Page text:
Farag Photo, then and now

Sami Farag was the first photographer in Israel to woo celebrities, touch up pictures for matchmakers and succeed in developing film overnight.

Sami Farag shows prime minister Yitzhak Rabin a portrait of Israeli and American soldiers. (photo credit: Courtesy)
Sami Farag shows prime minister Yitzhak Rabin a portrait of Israeli and American soldiers.
(photo credit: Courtesy)
Sami Farag, the king of photography, welcomes me into his studio in Moshav Neveh Yarak near Kfar Saba. He’s 77 years old, but with his hair pulled back into a ponytail, he looks and behaves more like a child of seven.
His son, Sivan, initiated the visit to the Israeli version of Rome’s Cinecitta Studios, where the elder Farag spent time a few years ago during the filming of one of his movies. After a tour of the studio, Farag opens up with stories about how he has managed to survive the digital revolution and keep his business afloat; he even manages to smile when having his picture taken.
In a world where photo empires such as Kodak and Fuji are crashing and burning as they fail to adapt to this new technological world that changes every millisecond, the fact that Farag Photo has survived is nothing less than a miracle.
The story of the Farag brothers could be the backdrop for a Hollywood movie – following the script of a family with a dream, determined to succeed against all odds.
ORIGINALLY FROM Iraq, all 10 Farag brothers and sisters made a career in photography.
Two of them, Sami and Perry, began their career while they were still living in Baghdad, at a store owned by their uncle Nuri Habib. Later, Habib went on to write and direct B’Ein Moledet (in 1956) – the first Israeli film to be shot in color – starring Shoshana Damari and Shaike Ophir.
The brothers opened a stall across the street from the Great Synagogue of Baghdad and would take passport pictures of Jews in preparation for making aliya. In 1952, they too moved to Israel and found themselves living in the Amishav transit camp near Petah Tikva.
They didn’t waste any time, and started taking pictures of children as they ran in and out of the tents.
The Farag brothers opened their first photo shop in Petah Tikva in 1955. The competition was not overly excited by the new immigrants from Iraq, and began spreading rumors that the Farag brothers had opened their studio in order to attract young, pretty girls.
Nevertheless, the studio quickly gained a reputation for being the best in town.
The Farag brothers turned their display window into a form of news magazine that covered citywide events. It featured photographs from Saturday afternoon soccer games – these were days when Hapoel Petah Tikva were still considered the champions – as well as stills from celebrity weddings.
Their storefront was akin to a modern-day gossip column in the Petah Tikva weekly papers; the prints they hung served as a precursor to the movie theater. In those days, there was no TV in Israel, so people relied on Geva Studios and Farag Photo to keep up with local events.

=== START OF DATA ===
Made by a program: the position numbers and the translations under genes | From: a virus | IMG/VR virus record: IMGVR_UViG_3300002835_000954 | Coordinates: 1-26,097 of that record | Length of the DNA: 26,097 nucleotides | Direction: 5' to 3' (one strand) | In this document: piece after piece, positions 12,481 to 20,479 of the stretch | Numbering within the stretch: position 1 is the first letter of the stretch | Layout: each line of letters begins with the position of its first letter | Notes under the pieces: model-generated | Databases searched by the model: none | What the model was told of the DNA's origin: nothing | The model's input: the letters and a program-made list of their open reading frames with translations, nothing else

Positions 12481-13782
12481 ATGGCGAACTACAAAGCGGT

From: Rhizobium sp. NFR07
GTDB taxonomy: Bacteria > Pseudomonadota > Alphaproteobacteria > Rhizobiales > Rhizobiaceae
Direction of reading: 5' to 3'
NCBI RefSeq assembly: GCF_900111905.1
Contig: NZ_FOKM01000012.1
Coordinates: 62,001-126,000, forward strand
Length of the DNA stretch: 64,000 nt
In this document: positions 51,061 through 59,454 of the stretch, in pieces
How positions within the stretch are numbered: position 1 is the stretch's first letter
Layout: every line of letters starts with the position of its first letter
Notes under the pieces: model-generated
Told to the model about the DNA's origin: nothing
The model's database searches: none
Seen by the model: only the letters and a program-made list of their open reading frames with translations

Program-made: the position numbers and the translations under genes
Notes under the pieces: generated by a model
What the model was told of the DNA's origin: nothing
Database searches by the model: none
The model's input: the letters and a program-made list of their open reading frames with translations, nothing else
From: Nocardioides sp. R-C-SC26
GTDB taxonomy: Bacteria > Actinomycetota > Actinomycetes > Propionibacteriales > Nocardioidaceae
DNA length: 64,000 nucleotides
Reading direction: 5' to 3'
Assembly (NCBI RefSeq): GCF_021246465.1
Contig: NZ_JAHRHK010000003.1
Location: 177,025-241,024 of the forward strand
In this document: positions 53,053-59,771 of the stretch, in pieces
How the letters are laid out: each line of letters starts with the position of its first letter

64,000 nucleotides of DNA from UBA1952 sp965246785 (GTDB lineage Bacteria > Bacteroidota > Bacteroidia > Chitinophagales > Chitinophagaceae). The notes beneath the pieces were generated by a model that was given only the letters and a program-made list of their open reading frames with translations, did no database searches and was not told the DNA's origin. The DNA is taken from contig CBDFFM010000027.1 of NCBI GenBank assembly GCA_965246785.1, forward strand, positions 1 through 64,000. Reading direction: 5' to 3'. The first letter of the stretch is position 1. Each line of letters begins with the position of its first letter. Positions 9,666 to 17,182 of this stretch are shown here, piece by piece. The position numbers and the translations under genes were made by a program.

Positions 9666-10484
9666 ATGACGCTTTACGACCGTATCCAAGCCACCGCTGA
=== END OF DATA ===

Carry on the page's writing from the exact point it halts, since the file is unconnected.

Of course, they also took pictures of children at bar mitzvas and other festivities, and slowly this became Farag’s specialty. Many children looked through the lens of Farag’s camera – including future IDF bigwigs Gabi Ashkenazi, Eitan Ben-Eliyahu and Dan Halutz. Even future Shas spiritual leader Ovadia Yosef had his picture taken by Farag, when he was appointed chief rabbi of an Israeli city early in his career.
“My specialty was taking pictures of children,” says Farag, beginning to reveal the secrets of his success. “In order for photographs of children to come out well, first you have to understand them.
For someone like me, who always thought and felt like a kid, this was easy. I took pictures of kids who went on to become major-generals in the IDF and even former chiefs of staff.”
In the early 1960s, Farag was sent to a training course in Leverkusen, Germany, where he learned the secrets of developing black and white, as well as color, photographs. “I used my connections to get there – I didn’t have a cent to my name,” Farag recalls. “Many of the other participants had come from the Gulf states and were mostly interested in having a good time. I, on the other hand, had come to learn and forge connections.
“After three months, I returned home to Israel with a tremendous amount of knowledge in the field of photography – and my first Agfa camera.”
The Farags’ competitors were not so happy with the rivalry, putting up a tough fight; the brothers had to continuously reinvent themselves time and again.
They became instantly popular when they began offering film developing within 24 hours, instead of the normal four to five days. Time felt different in those days, and was not measured in money as it is today; the waiting period for a phone line, for example, was years. To have a line installed within a week, one needed connections with someone like Moshe Dayan.
“Israelis have no patience,” Farag tells me.
“When we came up with the idea of providing service within 24 hours, which reduced the waiting time considerably, we realized we’d need staff on-hand to work around the clock in order to get everything done. We began implementing new techniques and luckily, we were successful. The competition went crazy.”
Farag says customers couldn’t understand how the photo shop was able to complete such a quick turnaround. At the moment the brothers first figured out how to cut down on wait time for film, they were able to change “overnight” to “a few hours” – which eventually reached “within an hour.”
From that moment on, the “Farag method” became a sort of catchphrase, describing something that could be accomplished extremely quickly.
Politicians used this term in Knesset debates, and the renowned comedy trio Hagashash Hahiver even used it in one of their skits and in their famous movie, Givat Halfon.
THE FARAG brothers’ fertile minds kept developing gimmick after gimmick.
They were the first in Israel to start taking pictures of celebrities. When they held an open house to celebrate the grand opening of their first photo studio on Tel Aviv’s Ben-Yehuda Street, “first lady of Israeli theater” Hanna Rovina was invited as the guest of honor.
In 1967, when the industry was still young, the Farag brothers would bring the subjects of their photo sessions to the studio in a fancy horsedrawn carriage, as if they were British royalty.
They were also the first to stray from the square photo album and begin producing round albums.